We carried out photoanode characterizations via PEC experiments at room temperature in a one-compartment three-electrode cell using a Pt counter electrode, a Ag/AgCl/KClsat reference electrode, and a functionalized mTiO2 film on fluorine-doped tin oxide (FTO)-coated glass as the working photoelectrode. Linear sweep voltammetry (LSV) and controlled potential photoelectrolysis (CPPE) experiments were performed under chopped light irradiation. Ultraviolet-filtered simulated solar light (100 mW cm−2, AM 1.5G, λ > 420 nm) was used for all the PEC measurements, thus avoiding direct excitation of the TiO2 semiconductor.

Different aqueous electrolytes with a range of buffers and pH values were first examined in the presence of 4-MBA as a model oxidation substrate using DPP-CA (Supplementary Fig. 13), DPP-PA (Supplementary Fig. 14) or RuP (Supplementary Fig. 15) as photoabsorbers. CPPE experiments were performed for 6 h at an applied potential (Eapp) of +0.4 V versus the reversible hydrogen electrode (RHE), a sufficiently positive potential for the efficient extraction of charges from the CB of TiO2 (see above). We monitored the oxidation of 4-MBA to 4-MBAd by high-performance liquid chromatography (HPLC) at the end of the CPPE experiments, and all the electrolyte solutions enabled high FEs of 80−100% and 60−90% for 4-MBAd formation when employing DPP-CA (Supplementary Table 5) and DPP-PA (Supplementary Table 6), respectively. No overoxidation product (that is, 4-methylbenzoic acid) was observed, in line with the preference of the TEMPO catalyst for alcohol substrates10. Selection of the optimized electrolyte was performed by comparison of the PEC performance and evaluation of the dye stability, observed by UV–vis spectroscopy of the assembled photoanodes at the end of the CPPE experiment (DPP-CA, Supplementary Fig. 16; DPP-PA, Supplementary Fig. 17; RuP, Supplementary Fig. 18).

Comparison of the dye performances during CPPE under their optimized conditions, that is, sodium borate (Na2B4O7) buffer at pH 8.0 for DPP-CA and DPP-PA and sodium acetate (NaOAc) buffer at pH 5.6 for RuP (Fig. 3a), revealed a higher activity (J = ~90 µA cm‒2) of the organic dyes compared with that of RuP (J = ~9 µA cm‒2, Supplementary Table 7). This can be partially explained by the superior light harvesting efficiency of the organic dye-based electrodes over RuP (Supplementary Fig. 19). We focused on DPP-CA for further experiments due to its higher photocurrent activity and FE compared with those of DPP-PA, its maximum light harvesting efficiency, which ensured non-limiting light absorption, and its versatility in different electrolytes and conditions.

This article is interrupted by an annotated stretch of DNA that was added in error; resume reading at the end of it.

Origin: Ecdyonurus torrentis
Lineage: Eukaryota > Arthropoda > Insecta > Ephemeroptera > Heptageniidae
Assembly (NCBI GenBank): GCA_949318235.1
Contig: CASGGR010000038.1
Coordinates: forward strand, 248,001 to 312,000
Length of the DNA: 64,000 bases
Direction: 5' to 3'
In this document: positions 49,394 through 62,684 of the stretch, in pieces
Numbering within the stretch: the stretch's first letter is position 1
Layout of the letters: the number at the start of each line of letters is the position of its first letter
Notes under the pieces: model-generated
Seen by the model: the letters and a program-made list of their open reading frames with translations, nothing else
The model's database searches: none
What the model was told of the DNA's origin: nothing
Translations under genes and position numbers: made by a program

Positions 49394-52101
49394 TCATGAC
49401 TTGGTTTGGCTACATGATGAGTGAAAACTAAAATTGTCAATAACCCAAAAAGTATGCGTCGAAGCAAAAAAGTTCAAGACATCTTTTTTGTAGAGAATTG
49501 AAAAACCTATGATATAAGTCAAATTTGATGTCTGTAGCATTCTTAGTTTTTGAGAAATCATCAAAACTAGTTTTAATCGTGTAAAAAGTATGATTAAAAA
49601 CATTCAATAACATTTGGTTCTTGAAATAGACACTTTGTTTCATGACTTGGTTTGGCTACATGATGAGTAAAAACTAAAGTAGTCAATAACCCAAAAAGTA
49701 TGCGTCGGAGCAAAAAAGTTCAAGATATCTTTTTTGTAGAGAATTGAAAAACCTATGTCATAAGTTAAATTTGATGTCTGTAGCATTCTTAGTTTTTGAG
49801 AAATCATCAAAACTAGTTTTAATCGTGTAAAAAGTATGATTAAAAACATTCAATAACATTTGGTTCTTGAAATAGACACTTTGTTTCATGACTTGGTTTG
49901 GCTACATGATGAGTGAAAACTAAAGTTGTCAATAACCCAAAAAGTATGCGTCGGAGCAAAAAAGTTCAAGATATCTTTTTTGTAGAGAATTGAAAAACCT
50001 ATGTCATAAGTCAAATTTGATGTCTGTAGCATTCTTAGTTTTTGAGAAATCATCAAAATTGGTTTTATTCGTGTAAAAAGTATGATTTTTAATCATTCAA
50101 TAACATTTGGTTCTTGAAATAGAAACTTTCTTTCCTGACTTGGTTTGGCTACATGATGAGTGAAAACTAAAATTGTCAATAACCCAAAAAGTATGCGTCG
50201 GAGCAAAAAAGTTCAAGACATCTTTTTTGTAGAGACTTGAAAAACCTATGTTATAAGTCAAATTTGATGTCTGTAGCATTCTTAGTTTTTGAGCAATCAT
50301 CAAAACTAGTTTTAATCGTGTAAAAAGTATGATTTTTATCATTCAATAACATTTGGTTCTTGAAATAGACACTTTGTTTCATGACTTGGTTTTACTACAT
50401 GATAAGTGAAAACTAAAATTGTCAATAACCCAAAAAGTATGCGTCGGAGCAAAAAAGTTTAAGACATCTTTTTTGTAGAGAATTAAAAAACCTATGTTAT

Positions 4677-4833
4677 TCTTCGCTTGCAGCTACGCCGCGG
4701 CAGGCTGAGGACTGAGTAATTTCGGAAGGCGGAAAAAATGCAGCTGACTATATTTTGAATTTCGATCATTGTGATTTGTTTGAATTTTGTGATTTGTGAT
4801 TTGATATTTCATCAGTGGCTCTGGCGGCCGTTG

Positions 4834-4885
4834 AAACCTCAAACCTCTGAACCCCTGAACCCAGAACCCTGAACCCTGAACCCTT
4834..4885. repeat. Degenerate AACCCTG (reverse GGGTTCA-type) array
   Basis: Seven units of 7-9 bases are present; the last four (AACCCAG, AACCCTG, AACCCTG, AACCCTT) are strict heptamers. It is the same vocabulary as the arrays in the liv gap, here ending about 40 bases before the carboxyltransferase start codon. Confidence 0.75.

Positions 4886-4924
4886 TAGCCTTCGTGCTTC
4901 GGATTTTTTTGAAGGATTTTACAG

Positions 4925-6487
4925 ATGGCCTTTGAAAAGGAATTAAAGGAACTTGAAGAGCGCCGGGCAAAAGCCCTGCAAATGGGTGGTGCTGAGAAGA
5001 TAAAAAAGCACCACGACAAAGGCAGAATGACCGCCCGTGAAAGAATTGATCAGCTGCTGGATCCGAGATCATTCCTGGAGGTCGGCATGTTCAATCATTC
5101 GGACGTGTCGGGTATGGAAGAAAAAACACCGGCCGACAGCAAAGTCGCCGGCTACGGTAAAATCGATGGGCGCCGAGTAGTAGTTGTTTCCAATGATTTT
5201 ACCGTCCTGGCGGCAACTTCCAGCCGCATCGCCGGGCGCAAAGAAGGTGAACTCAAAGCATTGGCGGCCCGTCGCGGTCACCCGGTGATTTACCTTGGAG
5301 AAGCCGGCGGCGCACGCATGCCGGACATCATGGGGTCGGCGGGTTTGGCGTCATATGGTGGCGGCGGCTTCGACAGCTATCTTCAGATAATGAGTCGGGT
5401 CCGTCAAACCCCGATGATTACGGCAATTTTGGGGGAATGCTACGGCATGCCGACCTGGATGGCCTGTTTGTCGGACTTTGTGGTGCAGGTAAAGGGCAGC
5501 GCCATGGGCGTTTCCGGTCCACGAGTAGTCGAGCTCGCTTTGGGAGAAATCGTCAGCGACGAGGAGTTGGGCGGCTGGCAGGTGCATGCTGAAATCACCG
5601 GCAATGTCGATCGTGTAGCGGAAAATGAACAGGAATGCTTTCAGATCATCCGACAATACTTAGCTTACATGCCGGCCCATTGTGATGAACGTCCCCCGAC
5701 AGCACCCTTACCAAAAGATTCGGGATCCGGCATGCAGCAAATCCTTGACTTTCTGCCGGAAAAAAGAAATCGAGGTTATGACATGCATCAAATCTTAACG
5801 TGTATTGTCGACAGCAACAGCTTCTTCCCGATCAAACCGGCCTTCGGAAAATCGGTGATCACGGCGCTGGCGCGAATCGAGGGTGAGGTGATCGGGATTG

The solvent for DPP-CA immobilization was investigated with a higher loading (evaluated by UV–vis absorption) and catalytic activity obtained with DCM (Supplementary Fig. 20 and Supplementary Table 8) compared with that of DMF and MeOH. We then quantified the initial chromophore loading for mTiO2|DPP-CA and mTiO2|STEMPO/DPP-CA electrodes via UV–vis absorption (see Methods for details), which revealed loadings of 117 ± 16 and 54 ± 5 nmol cm−2, respectively. The catalyst loading on mTiO2|STEMPO electrodes was calculated as 176 ± 26 nmol cm−2 by inductively coupled plasma optical emission spectrometry (see Methods for details), and resulted in a catalyst/dye ratio of 3.2. The unusually high catalyst loading compared with those of molecular catalysts on metal oxides (50–100 nmol cm−2) (refs. 35,40,41) can be attributed to the polymerization of hydrolytically unstable silatrane moieties on the surface, which may result in not all catalysts being electrochemically active14, and thus provide a conservative value when calculating turnover numbers (TONs; see Methods for details).

### Performance evaluation

The LSV of the optimized mTiO2|STEMPO/DPP-CA electrode (Supplementary Fig. 21) displayed photocurrents with an early onset potenial close to the CB of TiO2 (ECB(TiO2) = −0.16 V versus RHE)24. A TONSTEMPO of 54 and a TONDPP-CA of 351 were achieved by the fully assembled mTiO2|STEMPO/DPP-CA photoanode over a 6 h CPPE experiment at +0.4 V versus RHE, with a FE of 94%, which confirms the catalytic nature of the photoanode with respect to both molecular components (Fig. 3b and Supplementary Table 9).